Published: Jan 1973
| ||Format||Pages||Price|| |
|PDF (160K)||13||$25||  ADD TO CART|
|Complete Source PDF (1.6M)||13||$55||  ADD TO CART|
Although plastics wastes form only a very small portion of the total wastes generated in the United States, considerable concern has been expressed over the environmental damage and nonrecyclability attributed to plastics. The plastics industry has made a careful study of the existing and potential recycle opportunities for plastics, both within the industry and from solid waste material.
The conclusion that is rapidly taking shape as a result of these studies is that the use of waste plastics in an unsorted form for the recovery of energy by either pyrolysis or incineration will probably be the most successful plastics recycling program in the context of present day technology and economics. However, the technology and economic evaluation of these opportunities is still in a development phase. Therefore, until energy recovery is clearly shown to be the optimum reuse of plastics, the plastics industry will continue to support other short-term activities. These activities include programs for sorting plastics from mixed solid waste and economic research for markets for products from such materials. The plastics industry continues to encourage programs that demonstrate that plastics can be recycled if the circumstances are such that clean material of one kind can be obtained in volume quantities.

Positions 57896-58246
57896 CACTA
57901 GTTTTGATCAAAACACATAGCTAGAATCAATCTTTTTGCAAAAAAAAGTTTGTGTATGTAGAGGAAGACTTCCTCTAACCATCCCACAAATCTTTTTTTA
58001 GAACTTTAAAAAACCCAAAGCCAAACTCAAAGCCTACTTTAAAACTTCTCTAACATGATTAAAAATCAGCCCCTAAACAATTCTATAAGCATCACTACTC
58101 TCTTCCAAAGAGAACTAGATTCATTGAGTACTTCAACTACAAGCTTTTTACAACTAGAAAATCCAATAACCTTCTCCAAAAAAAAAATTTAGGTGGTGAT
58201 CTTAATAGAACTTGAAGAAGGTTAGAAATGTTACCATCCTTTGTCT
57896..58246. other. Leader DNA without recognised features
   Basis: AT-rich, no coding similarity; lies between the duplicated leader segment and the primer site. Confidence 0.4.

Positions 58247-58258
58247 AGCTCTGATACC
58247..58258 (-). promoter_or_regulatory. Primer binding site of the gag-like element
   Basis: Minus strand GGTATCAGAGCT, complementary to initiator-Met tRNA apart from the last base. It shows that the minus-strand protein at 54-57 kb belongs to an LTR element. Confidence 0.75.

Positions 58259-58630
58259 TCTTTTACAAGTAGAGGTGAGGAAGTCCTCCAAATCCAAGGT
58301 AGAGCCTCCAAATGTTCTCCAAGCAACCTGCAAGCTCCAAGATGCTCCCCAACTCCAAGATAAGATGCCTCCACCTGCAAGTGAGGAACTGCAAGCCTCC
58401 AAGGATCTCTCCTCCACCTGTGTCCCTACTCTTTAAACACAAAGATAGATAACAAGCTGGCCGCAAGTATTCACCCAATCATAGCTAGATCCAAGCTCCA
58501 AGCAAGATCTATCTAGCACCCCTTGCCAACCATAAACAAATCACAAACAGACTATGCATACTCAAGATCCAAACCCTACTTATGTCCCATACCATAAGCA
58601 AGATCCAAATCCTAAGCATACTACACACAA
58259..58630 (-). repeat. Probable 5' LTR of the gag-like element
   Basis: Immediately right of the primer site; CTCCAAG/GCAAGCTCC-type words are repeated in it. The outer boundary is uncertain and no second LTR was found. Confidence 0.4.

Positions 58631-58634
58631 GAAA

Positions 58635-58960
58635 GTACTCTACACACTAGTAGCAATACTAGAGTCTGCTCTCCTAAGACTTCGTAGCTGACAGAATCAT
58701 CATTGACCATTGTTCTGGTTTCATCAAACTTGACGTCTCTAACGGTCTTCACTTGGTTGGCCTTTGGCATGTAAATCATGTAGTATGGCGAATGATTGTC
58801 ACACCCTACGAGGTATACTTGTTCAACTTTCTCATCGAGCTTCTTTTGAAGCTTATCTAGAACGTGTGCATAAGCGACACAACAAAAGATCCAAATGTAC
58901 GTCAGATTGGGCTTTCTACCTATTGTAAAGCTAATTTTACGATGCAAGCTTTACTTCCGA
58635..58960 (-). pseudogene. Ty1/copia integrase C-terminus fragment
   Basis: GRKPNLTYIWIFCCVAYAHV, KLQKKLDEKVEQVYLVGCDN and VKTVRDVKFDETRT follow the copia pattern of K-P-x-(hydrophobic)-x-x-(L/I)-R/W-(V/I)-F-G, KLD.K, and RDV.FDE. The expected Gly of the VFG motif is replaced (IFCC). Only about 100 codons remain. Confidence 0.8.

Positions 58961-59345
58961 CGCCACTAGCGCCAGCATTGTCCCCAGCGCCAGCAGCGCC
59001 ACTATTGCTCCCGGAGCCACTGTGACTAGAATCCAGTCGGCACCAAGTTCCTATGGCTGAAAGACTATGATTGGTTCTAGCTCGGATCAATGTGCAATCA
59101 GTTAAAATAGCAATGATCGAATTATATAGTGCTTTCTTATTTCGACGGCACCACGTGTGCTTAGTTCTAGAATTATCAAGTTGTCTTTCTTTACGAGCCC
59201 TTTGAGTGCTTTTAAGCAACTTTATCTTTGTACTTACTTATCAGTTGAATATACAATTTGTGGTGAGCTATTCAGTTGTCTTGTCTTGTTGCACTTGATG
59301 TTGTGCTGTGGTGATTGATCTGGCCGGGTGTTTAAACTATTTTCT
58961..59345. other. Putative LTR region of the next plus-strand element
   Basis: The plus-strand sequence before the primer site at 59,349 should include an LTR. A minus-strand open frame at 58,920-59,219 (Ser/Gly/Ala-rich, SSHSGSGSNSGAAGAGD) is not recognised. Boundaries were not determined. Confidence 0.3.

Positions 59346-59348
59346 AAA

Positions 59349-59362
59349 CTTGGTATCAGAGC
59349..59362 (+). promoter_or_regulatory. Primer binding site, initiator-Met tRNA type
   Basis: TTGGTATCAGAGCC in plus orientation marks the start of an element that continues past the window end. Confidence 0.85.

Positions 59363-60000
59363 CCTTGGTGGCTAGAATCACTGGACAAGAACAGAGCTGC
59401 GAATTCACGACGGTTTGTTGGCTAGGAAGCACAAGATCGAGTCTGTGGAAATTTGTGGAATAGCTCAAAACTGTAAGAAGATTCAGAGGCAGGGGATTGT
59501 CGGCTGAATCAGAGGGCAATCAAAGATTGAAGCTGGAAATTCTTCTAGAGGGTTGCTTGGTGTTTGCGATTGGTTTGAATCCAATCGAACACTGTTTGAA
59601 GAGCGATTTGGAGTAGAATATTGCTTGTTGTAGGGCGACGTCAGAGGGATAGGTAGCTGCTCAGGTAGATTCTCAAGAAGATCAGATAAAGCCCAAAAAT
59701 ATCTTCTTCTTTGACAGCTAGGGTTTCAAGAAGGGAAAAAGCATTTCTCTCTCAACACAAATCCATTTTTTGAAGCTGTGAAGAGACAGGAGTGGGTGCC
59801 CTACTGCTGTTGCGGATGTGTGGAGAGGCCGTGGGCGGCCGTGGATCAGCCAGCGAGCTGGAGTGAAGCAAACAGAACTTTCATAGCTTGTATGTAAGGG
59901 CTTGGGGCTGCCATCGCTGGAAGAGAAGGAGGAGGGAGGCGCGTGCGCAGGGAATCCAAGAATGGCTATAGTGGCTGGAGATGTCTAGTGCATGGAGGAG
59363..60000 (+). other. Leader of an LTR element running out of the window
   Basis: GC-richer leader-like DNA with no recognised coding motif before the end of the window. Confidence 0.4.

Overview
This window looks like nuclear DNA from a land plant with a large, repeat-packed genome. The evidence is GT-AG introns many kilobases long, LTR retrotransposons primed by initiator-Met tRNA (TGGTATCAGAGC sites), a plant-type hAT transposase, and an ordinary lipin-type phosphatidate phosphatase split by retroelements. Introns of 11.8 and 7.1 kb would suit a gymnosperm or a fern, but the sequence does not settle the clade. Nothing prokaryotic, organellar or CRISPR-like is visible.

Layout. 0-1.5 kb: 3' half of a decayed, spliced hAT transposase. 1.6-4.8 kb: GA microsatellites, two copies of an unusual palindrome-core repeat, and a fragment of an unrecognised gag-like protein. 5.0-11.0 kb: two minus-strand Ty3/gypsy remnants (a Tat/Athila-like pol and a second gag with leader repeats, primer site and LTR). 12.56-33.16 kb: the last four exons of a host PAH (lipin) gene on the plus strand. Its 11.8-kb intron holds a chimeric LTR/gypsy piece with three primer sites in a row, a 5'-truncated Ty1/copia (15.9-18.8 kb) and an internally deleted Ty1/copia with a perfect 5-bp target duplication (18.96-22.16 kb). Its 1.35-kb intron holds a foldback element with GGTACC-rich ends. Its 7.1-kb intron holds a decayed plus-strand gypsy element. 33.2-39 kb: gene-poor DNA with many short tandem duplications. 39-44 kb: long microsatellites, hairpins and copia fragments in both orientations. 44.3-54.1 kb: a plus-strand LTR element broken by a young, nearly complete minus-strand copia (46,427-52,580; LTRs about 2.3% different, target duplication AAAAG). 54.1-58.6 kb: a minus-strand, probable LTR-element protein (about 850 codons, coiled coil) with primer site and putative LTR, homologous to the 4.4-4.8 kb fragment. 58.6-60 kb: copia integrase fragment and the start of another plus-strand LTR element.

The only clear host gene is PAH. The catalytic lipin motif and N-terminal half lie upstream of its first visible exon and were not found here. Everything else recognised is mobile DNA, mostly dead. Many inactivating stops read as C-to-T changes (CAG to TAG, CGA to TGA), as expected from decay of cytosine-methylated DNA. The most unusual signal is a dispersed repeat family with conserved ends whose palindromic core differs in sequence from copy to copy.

Since the majority of our collected municipal waste is now going to landfills, it is important to recognize that plastics contribute no particular problems to landfill in that they are nonbiodegradable and compact readily to provide good solid fill in this kind of disposal system.
environments, plastics, recycling, incineration, solid waste disposal pyrolysis, landfills
Director, The Society of the Plastics Industry, Inc., New York, N. Y.